The Perils of Pawlenty, Romney, and Other Candidates Whose Names End in Y

One of the things that hindered Thomas E. Dewey in his quest for the presidency in the 1940s was his weak demeanor that Alice Roosevelt Longworth famously described a being like “the little man on the wedding cake,” although a less well-known dismissal by former President Herbert Hoover is more cutting: “A man couldn’t wear a mustache like that without having it affect his mind.” Dewey’s real problems were more substantive: he had little to say, and represented the Eastern Establishment of the Republican Party in the worst of it’s “me, too” phase. The Republican Congress of 1947-48 did yeoman work battling against Harry Truman and the worst excesses of the New Deal, not without some real accomplishments such as the Taft-Hartley Act. As such the 1948 campaign could have been set up much like the 2012 campaign is arguably being set up by the Ryan/House Republican confrontation with Obama. In other words, the 1948 election deserved a more robust Republican than someone whose message the Louisville Courier-Journal characterized in one of the most brutally effective editorial putdowns ever:

“No presidential candidate in the future will be so inept that four of his major speeches can be boiled down to these historic four sentences: Agriculture is important. Our rivers are full of fish. You cannot have freedom without liberty. Our future lies ahead.”

You might say that Dewey combined the two worst attributes of Establishment Republicanism of his time: he was not only a “me, too” candidate, he was “meek, too.”
The lesson of Dewey comes to mind in pondering the two GOP candidates whose names end in Y. Today I’ll just look at Pawlenty, and have something to say about Romney later. Pawlenty has done a creditable job taking some bright line positions that mark him out as a bold and potentially effective leader, such as criticizing ethanol subsidies in Iowa, entitlements in Florida, and calling for the extraordinary target of a 5 percent growth rate. (I predict, by the way, that Pawlenty’s ethanol position will become the default position of any serious Republican candidate before this next election cycle is over.) No one will confuse Pawlenty with Deweyite limpness on policy matters, or without clear contrast to Obama. The knock on Pawlenty, instead, is that he lacks charisma or “presence,” which has been a crucial factor in presidential politics at least since JFK. And he probably shouldn’t have passed on the opportunity to hammer Romney harder in the debate on Monday night (I agree with the commenter on Scott’s previous post that Pawlenty made a tactical mistake here), though it can be argued that it might be better to withhold attacking Romney harder until later down the road when more voters are paying attention, and after Romney has dug himself in even deeper on Obomneycare and other issues.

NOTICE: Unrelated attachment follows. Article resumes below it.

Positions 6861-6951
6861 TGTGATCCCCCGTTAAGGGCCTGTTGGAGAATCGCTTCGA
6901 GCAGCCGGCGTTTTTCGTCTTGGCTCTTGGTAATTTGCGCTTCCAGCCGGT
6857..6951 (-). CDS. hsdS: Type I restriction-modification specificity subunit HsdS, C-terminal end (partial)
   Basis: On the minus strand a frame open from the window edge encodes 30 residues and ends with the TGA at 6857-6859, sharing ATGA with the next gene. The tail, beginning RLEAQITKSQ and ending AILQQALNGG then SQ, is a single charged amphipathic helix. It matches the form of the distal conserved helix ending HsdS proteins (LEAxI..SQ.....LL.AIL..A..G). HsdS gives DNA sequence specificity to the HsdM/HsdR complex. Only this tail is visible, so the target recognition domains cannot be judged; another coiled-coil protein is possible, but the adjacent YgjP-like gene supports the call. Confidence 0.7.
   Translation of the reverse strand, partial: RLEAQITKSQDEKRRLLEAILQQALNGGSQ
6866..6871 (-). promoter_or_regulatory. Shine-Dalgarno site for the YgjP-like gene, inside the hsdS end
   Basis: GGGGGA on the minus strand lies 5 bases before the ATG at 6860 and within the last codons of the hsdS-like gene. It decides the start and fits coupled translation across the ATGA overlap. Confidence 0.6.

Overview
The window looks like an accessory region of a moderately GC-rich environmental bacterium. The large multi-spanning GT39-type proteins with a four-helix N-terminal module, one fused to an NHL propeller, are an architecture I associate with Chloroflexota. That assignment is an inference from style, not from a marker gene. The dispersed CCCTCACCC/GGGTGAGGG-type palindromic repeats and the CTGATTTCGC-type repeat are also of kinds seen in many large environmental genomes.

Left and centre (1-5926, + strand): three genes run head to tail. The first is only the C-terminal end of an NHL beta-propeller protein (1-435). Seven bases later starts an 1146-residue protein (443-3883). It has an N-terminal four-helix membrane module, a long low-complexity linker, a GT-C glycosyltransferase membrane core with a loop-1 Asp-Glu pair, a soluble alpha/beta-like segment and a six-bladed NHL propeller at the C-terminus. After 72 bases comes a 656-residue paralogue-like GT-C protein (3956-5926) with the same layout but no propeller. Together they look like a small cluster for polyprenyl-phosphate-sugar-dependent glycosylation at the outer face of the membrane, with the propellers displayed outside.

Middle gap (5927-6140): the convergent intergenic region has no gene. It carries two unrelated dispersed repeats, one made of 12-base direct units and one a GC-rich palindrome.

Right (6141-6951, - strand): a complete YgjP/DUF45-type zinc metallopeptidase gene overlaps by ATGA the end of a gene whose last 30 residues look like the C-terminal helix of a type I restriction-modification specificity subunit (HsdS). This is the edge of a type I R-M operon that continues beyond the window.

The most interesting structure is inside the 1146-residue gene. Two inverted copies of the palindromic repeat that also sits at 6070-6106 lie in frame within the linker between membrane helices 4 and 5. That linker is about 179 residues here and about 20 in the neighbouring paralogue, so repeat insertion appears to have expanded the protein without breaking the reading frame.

On the other hand, Pawlenty’s mild bearing may have something going for him, and I can envision him gaining strength against Obama as November 2012 nears. I have one simple theory about the presidency that I think can usually explain election outcomes. It’s a variation of the “temperament” or likeability question, usually put in this form: “Which one of these guys would you want to have a beer with?” George H.W. Bush or Michael Dukakis? George W. Bush or Al Gore? Ronald Reagan or Jimmy Carter? Pawlenty or Obama? (Let’s ask that Cambridge cop how much fun it is sharing a beer with Obama and Biden.)
My more serious version goes something like this: the trick to the presidency is understanding that while Americans want a president they can look up to, they do not want to feel that the president is looking back down on them. In other words, we like to put our presidents up on a pedestal, but then wish to gaze upon them at eye level. This befits a democratic republic, but is hard to pull off. The presidents who can pull this off–FDR, Truman, Eisenhower, Reagan, Clinton, George W. Bush–tend to get elected and re-elected. Presidential candidates who come off as “better-than-you” elitists usually don’t win or get re-elected. Dukakis was rightly called an “eat your vegetables” candidate, and Mark Steyn’s apt comment that Gore was the first person to win the popular vote without being popular raises the point that Gore should have won the 2000 election handily. (And do we even need to bother explaining John Kerry?) I think you can run this filter all the way back to Eisenhower versus Stevenson.
Some of you should be asking, “What about Obama? If he’s not an elitist looking down on the American people, then no one is.” I think Obama’s ability to overcome his elitist bearing can be attributed to the exotic factor of his mixed race and the “hope and change” phenomenon of 2008. Any white liberal who had made the “bitter clingers” remark, and carried himself with Obama’s haughtiness, would have been a goner. But I think it is possible that the hope and change magic will have completely worn off by next year, and if you like the theory, as I do, that when voters are unhappy with the incumbent president, as we were in 2008 with George W. Bush, they like to choose not simply the other party but the person who is most opposite in temperament. In that kind of dynamic Pawlenty might match up very well with Obama.
But first, as Scott’s commenter noted, he will have to get by Bachmann as well as Romney. The media meme right now that the GOP field is “lackluster” is wrong in my view. While each candidate may have weaknesses, this nomination campaign looks to me to be the most interesting and significant since 1952 or 1912.

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